 If during the cred...
1) Right against goods:
Where the property in the goods has passed
 Lien on goods
 A right of stoppage-in-transit
 A ri...
RIGHT OF LIEN (SEC.47-49) :
 the goods are not sold on credit
 the goods have been sold on credit, but the period
of cre...
RIGHT OF STOPPAGE IN TRANSIT (SEC.50-52)
 The transit is end in following cases:
 If the buyer obtains the possession of...
RIGHT OF RE-SALE (SEC.54)
 Where the goods are of perishable nature
 When the buyer does not pay the price
Salesofgoodsact (3rd unit)
Upcoming SlideShare
Loading in …5
×

Salesofgoodsact (3rd unit)

2,201 views

Published on

Published in: Education, Business, Real Estate
0 Comments
2 Likes
Statistics
Notes
  • Be the first to comment

No Downloads
Views
Total views
2,201
On SlideShare
0
From Embeds
0
Number of Embeds
1
Actions
Shares
0
Downloads
155
Comments
0
Likes
2
Embeds 0
No embeds

No notes for slide

Salesofgoodsact (3rd unit)

  1. 1. SALES OF GOODS ACT, 1930 PRESENTED BY A S EduCare Institute 3 No. Airport Gate, kol-81 Mobile: 9007164873
  2. 2. TOPICS COVERED:  Formation of contract of sales  Difference between sale and Agreement to sell,  Difference between sale and hire purchase,  Difference between sale and bailment  Bail agreement  Conditions and warranties  Rule of Caveat Emptor  Rights of unpaid seller.
  3. 3. HISTORY  Sale of goods act was enacted in 1930.  Borrowed from the English act.  Came into force in July, 1930.  Prior to the act, the law of sale of goods was contained in chapter VII of the Indian contract act,1872.
  4. 4. FORMATION OF CONTRACT OF SALE
  5. 5. DEFINITION  Sec 4(1) of the Indian Sale of Goods Act, 1930 defines the contract of he sale of goods in the following manner: “ A contract of sale of goods is a contract whereby the seller transfers or agrees to transfer the property in goods to the buyer for a price”.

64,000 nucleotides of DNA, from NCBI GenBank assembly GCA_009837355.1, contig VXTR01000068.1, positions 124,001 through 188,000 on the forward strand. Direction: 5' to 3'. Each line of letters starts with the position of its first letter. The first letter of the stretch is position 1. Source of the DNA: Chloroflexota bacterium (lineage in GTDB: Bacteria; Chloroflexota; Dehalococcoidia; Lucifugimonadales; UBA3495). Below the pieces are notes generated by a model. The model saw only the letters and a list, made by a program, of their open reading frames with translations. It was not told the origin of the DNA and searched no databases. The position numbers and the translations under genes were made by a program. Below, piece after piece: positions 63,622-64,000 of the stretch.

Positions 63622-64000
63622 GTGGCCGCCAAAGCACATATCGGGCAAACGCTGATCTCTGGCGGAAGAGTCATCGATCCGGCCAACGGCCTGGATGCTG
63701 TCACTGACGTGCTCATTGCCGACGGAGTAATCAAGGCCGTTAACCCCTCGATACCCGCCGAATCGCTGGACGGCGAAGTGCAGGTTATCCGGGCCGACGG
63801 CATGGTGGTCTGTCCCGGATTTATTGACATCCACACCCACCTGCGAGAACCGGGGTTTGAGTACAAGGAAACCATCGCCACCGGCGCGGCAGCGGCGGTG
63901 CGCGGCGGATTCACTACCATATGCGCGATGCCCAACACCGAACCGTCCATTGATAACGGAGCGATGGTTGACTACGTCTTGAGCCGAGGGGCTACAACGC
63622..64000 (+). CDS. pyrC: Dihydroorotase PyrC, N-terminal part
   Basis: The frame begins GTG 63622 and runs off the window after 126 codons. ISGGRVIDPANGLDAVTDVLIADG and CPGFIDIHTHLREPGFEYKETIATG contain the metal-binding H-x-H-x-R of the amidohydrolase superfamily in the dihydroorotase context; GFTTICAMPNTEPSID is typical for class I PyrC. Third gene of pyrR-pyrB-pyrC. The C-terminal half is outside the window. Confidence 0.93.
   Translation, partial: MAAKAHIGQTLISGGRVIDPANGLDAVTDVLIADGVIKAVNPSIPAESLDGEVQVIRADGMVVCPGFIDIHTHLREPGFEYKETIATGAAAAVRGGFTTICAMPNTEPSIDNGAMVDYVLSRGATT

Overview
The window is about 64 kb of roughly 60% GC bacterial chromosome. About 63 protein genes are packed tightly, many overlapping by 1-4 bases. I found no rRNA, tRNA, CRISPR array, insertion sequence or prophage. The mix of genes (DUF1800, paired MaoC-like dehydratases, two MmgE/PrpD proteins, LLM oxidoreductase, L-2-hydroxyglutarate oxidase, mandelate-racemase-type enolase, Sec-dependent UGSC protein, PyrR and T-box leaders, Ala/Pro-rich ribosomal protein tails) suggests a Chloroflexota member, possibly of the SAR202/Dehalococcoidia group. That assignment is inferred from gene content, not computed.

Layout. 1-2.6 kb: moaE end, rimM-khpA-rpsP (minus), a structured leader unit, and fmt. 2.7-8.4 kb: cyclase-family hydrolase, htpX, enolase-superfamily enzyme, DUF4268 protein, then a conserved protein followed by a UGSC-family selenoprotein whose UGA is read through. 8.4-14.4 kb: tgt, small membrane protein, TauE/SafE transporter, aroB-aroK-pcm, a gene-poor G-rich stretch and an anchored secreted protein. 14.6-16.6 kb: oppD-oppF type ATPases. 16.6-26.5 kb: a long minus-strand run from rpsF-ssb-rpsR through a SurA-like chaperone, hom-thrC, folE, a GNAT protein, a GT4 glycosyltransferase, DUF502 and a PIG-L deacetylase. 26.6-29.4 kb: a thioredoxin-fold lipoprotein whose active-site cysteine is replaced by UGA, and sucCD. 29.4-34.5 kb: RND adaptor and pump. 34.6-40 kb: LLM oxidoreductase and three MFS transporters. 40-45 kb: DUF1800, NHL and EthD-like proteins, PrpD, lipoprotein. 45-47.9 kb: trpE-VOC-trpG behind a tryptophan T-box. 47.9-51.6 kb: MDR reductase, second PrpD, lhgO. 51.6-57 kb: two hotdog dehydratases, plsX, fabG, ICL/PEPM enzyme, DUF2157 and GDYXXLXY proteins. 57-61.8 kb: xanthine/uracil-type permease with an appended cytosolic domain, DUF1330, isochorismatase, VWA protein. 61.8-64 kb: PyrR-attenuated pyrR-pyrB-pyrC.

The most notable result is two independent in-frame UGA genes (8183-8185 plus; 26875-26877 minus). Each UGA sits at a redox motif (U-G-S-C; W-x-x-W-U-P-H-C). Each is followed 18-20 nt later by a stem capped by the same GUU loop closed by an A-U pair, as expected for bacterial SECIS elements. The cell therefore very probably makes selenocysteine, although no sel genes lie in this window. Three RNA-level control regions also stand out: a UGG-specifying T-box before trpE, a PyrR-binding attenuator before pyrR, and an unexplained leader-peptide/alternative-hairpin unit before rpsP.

6. 6. The term “Contract of sale of goods‟ is a generic term and it includes: a. Sale and b. An agreement to sell where the seller transfers the ownership rights to the buyer immediately on making the contract, it is the contract of sale, but where the ownership rights are to pass on some future date upon the fulfillment of certain conditions then it is called an agreement to sell.
  7. 7. ESSENTIALS OF A CONTRACT OF SALE  Two parties- buyer and seller  Goods  Price  Transfer of general property  Essential elements of a valid contract  A contract of sale may be absolute or conditional.
  8. 8. DIFFERENCE BETWEEN  Ownership passes to the buyer.  It is a executed contract.  Risk of loss falls on the buyer.  Seller cannot resell the goods.  It can be in case of existing and specific goods.  Ownership remains with the seller.  It is a executory contract.  Risk of loss falls on the seller.  Seller can sell goods to third party.  It can be in case of future and unascertained goods. Sale Agreement to sell
  9. 9.  In case of breach of a contract, seller can sue for the price of the goods .  The seller is only entitled to the ratable dividend of the price due if the buyer becomes insolvent.  The buyer is entitled to recover the specific property from the assignee if the seller becomes insolvent.  In case of breach of a contract, seller can sue only for damages not for the price.  The seller may refuse to sell the goods to the buyer w/o payments if the buyer becomes insolvent.  Buyer can claim only ratable dividend for the money paid. Sale Agreement to sell
  10. 10. DISTINCTION BETWEEN  Property in the goods is transferred to the buyer immediately at the time of the contract.  The position of the buyer is that of owner of the owner of the goods.  The goods passes to the hirer on the payment of the last installment.  The position of the buyer is that of a bailee till he pays the last installment. Sale Hire-purchase agreement